Cold Weather is a Good Thing for Fruit Trees
We may be suffering from the recent low temperatures, but temperate fruit trees such as peaches and apples require a period of cold weather in order to become cold hardy and produce a good crop.
What is Cold Hardiness?
Cold hardiness is the ability of a plant to survive low temperatures. However, every cold event is fairly unique with variables such as when the low temperatures occur (early vs. late winter), how quickly the temperature drops, the temperatures in the days leading up to the event, and the length of time the low temperatures are sustained.
Cold acclimation is the development of freezing tolerance in plants. Three fall environmental factors contribute to cold acclimation in fruit trees. Plant will develop 10 to 15 degrees of cold tolerance when the leaves sense shorter day lengths. Metabolic activity is increased when days are short and temperatures are between 60°F days and 40°F nights. The second factor occurs when lows reach the 20s, which can make trees up to 10 degrees hardier. The final factor occurs when temperatures dip to near zero, which fortunately for us does not occur very often.
Trees remain hardy during the winter as long as temperatures remain fairly stable. However, de-acclimation occurs in reaction to warm temperatures. This explains the winter flowering which occurred this past December. A cold snap may not injure trees unless it immediately follows a period of mild temperatures.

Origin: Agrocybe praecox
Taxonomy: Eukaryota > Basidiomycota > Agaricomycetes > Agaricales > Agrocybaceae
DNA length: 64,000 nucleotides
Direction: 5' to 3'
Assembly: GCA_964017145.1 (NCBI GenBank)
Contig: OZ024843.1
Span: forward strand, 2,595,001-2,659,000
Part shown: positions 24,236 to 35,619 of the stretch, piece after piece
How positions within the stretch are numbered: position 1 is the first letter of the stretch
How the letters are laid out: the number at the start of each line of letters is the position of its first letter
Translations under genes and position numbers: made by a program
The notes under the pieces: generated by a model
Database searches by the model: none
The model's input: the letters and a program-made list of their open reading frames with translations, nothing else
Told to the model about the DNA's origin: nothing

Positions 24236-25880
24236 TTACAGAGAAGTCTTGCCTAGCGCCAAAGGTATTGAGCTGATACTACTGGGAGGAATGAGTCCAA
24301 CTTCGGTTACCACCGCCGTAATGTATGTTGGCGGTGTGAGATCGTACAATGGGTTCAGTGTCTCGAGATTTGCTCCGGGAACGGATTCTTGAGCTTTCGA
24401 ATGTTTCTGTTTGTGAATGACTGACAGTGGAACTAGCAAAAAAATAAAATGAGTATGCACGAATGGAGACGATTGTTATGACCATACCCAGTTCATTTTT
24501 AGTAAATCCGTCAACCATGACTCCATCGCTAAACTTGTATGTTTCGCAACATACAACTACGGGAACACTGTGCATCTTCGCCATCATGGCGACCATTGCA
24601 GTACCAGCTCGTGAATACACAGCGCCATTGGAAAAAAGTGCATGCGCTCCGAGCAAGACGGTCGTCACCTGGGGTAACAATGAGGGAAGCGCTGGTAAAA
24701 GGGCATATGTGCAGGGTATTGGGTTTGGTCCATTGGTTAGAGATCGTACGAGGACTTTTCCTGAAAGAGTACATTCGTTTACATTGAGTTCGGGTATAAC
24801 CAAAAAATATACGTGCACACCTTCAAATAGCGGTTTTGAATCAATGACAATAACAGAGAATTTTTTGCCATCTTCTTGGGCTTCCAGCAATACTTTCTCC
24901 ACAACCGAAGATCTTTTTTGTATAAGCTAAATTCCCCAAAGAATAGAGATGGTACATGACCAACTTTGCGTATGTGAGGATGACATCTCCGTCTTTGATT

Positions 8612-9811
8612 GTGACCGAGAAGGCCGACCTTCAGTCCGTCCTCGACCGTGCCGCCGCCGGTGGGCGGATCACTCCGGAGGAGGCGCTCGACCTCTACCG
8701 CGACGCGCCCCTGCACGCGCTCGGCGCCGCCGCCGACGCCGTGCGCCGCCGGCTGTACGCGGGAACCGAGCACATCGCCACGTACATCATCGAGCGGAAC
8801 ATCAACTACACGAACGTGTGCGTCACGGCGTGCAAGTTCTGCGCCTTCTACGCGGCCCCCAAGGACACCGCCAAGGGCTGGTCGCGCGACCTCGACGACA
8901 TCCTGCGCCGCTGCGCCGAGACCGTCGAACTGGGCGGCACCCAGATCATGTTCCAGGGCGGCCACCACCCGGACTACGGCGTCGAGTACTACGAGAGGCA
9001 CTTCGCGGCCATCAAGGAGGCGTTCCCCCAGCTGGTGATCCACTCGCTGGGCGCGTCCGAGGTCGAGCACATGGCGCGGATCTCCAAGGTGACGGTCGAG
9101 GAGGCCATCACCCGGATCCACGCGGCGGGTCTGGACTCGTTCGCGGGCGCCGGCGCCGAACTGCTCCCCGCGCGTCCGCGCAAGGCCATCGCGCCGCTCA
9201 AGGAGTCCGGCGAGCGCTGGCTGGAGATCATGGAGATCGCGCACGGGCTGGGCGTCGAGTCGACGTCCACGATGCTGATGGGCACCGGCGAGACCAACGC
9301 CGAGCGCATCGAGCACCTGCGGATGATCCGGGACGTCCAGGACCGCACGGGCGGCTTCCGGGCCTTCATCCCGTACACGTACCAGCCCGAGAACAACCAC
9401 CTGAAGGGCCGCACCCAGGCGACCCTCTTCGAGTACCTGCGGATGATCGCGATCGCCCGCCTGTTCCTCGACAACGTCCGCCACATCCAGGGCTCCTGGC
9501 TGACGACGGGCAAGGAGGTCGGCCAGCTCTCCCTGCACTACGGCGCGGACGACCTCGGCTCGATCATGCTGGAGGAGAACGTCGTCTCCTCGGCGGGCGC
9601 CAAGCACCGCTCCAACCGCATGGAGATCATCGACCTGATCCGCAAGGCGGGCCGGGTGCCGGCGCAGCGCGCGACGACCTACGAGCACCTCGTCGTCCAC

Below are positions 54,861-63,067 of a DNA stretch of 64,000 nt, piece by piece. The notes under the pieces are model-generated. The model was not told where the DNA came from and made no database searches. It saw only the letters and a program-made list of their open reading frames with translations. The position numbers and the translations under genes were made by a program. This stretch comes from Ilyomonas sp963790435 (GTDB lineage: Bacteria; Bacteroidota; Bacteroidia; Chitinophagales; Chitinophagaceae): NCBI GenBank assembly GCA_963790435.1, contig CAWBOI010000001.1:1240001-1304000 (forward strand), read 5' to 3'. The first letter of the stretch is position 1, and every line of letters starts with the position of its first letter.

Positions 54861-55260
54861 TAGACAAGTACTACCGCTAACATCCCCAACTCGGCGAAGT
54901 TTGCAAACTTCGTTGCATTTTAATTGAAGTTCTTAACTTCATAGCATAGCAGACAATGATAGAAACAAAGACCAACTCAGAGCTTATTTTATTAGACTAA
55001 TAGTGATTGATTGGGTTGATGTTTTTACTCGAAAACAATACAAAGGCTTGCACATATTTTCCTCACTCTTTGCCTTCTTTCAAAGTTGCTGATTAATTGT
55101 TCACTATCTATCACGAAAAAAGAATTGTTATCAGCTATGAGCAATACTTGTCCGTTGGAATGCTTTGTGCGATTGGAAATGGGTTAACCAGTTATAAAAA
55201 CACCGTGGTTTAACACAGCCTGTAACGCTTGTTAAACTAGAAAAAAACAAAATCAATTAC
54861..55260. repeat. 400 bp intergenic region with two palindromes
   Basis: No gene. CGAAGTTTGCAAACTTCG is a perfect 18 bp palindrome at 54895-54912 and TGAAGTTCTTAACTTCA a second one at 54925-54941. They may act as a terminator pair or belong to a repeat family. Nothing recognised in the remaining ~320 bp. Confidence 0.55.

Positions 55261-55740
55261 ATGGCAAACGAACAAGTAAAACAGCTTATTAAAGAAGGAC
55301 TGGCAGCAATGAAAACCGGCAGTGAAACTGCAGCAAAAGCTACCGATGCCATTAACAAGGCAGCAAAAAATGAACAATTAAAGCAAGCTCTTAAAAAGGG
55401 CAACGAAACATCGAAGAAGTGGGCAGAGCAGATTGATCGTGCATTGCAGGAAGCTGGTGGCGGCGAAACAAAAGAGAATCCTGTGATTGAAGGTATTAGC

The cold weather and gradual cold acclimation are necessary to a tree’s accumulation of chill hours which is necessary for steady fruit yields. Chill hours are the accumulation of hours when temperatures are between 32°F and 45°F. The yearly average chill hour accumulation in Northwest Florida is between 660 and 700 hours. The apple varieties recommended for our area (‘Anna’, ‘Dorsett Golden’, and ‘TropicSweet’) have a chilling requirement of 250 to 300 hours. Some of the peach varieties recommended for our area (‘Flordacreast’, ‘Flordaking’, and ‘Gulfsnow’) have a chilling requirement of 350 to 400 hours. Please note the risk of planting these varieties because their chilling requirements are lower than our average chill hour accumulation. The varieties listed are for example, but other available varieties are suitable for our area.
Whether you like winter weather or not, just remember the satisfaction of eating fresh fruit in the summer. To track this year’s chill hours from the warmth of your home, please visit the AgroClimate tool at http://agroclimate.org/tools/Chill-Hours-Calculator/.